4: Take it one step at a time.

    Here at DSMusic, we’re big on sequential skill-building, so like I said in the last tip, work on one thing at a time. Typically, (not always!) elements like articulation, texture and tone colour are a great place to start. These focus on the way the performers begin and end their notes, the overall balance, blend and layering of instruments involved and the style or character for the sounds being created. What sort of words would you use to describe the articulation featured in this piece?

    5: Open your ears to the possibilities.

    Listening to music for analysis is different to blocking out the world with your favourite jams. It can be tempting to pop on your go-to tunes all the time, and while these might not be a bad place to start your journey, we encourage you to play around with your playlists. Sure, you mightn’t particularly enjoy every piece you listen to, but remember, your opinion about whether it’s good or not isn’t actually the point. Broaden your musical horizons!

    Need a brain break? Brodie does!

    6: Use analysis as a performer.

    The reason we engage with music performance analysis in the first place is to hear how performers manipulate the expressive elements of music (like articulation and tempo and all the rest) to get us feeling a certain way — so we can do the same! Why not swap the headphones for your instrument/voice every once and a while and see if you can apply some of these same strategies and create your intended character?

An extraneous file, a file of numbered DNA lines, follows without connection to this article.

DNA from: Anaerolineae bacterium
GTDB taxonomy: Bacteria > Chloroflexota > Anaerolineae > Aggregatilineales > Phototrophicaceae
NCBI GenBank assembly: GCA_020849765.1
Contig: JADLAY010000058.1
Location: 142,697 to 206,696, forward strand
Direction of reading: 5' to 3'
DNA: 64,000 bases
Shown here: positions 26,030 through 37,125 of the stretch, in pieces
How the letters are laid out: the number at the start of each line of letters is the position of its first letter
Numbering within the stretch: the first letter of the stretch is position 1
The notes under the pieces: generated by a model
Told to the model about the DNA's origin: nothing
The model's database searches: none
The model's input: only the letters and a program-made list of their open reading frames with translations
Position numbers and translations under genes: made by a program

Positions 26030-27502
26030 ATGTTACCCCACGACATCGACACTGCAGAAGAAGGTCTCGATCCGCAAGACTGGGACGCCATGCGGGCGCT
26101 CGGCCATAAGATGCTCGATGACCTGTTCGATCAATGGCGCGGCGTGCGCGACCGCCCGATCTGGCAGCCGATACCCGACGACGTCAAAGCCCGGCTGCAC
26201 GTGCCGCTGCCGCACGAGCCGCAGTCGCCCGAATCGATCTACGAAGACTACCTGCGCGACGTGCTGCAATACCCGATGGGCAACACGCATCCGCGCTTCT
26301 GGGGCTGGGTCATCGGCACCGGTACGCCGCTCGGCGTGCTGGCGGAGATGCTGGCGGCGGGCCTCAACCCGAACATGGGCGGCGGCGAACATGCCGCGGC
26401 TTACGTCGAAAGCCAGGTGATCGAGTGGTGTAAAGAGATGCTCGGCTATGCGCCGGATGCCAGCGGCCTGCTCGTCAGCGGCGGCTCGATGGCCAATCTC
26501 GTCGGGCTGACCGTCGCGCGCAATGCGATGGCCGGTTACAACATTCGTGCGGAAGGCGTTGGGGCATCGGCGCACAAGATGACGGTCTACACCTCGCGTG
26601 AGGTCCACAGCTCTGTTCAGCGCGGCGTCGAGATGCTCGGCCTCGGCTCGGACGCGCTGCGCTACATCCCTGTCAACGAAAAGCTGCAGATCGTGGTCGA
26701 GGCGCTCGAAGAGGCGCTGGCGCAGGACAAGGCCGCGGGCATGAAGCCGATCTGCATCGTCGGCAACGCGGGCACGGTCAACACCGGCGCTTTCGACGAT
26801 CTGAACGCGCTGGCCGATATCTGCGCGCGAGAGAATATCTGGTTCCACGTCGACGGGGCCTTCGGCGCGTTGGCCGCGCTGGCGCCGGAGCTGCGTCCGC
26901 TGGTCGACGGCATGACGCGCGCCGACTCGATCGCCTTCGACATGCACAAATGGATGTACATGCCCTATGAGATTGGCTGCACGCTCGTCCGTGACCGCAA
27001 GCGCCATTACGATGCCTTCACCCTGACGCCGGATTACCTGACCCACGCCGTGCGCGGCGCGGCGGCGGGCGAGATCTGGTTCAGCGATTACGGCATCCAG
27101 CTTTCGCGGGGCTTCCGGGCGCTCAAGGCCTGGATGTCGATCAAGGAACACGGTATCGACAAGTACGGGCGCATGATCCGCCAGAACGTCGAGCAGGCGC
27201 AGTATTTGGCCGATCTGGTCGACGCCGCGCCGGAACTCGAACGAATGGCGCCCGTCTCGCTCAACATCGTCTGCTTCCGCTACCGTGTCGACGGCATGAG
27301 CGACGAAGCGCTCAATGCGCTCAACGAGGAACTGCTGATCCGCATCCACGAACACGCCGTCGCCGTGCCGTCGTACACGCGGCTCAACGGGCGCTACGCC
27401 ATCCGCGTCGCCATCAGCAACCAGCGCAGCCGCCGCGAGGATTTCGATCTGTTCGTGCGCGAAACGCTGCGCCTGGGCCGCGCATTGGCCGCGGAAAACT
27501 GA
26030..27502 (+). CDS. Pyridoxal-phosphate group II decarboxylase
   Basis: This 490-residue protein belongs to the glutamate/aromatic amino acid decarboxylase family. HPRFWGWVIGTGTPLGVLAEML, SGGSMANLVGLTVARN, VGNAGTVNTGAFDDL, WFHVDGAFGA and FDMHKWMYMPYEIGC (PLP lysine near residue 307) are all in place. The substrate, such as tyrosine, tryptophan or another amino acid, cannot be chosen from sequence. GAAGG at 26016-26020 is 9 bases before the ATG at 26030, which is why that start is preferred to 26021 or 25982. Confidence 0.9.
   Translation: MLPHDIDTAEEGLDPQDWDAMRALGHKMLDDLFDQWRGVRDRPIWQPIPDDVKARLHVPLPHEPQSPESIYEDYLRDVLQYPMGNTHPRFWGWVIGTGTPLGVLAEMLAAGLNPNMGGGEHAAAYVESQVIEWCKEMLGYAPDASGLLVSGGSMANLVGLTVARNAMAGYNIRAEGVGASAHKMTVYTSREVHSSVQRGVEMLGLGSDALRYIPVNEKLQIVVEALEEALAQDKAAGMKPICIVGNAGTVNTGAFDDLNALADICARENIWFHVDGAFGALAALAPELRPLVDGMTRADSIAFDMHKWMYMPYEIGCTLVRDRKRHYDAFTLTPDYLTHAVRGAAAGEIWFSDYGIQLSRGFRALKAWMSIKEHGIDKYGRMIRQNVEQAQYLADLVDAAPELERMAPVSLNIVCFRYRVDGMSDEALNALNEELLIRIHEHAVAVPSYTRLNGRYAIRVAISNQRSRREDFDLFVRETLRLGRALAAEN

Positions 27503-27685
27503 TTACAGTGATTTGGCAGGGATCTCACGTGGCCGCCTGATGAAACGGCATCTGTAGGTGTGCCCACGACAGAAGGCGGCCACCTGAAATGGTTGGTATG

7: Write, write, write!

    Once we get used to listening for specific things, the next step is being able to articulate that on paper, which can be tough. I advise you try and find a process that works for you — dot points, sentences and paragraphs, tables, whatever. Routinely note down what you hear in the way that works for you because like anything, you get better at it the more you practice!

    8: Socialise & analyse.

    One way to help build your world lists but also double-check you can argue well for what you’re hearing and chatting about feeling-wise is to bounce off someone else. Pair up (or organise an analysis squad!) with a fellow listen & interpreter and compare notes. Often two people can hear very different things in the same piece of music so its a great way to expand your own understanding.

    9: Carve out some character-charting time.

    You mightn’t think you need to practice music performance analysis in the same way you do your scales, songs or that stuff for rehearsal, but actually, you do. Set up a schedule, or some structure for listening and interpreting regularly and make sure this gets time during the week in the same way instrument/voice practice (hopefully!) does.

    10: Familiarise yourself with elements & devices.

    This is the last tip because it’s very important – while there’s a great deal of subjectivity with music performance analysis, there’s also some key focus areas. If you’re studying VCE Music, VCAA has a list of compositional devices (like contrast and repetition) and elements/techniques for exploring these (that’s where tone colour and the rest fit) and DSMusic has some freebies to help. Just like your word lists, you need to build a level of familiarity and comfort with these so your ears get really good at noticing them in your listening excerpts!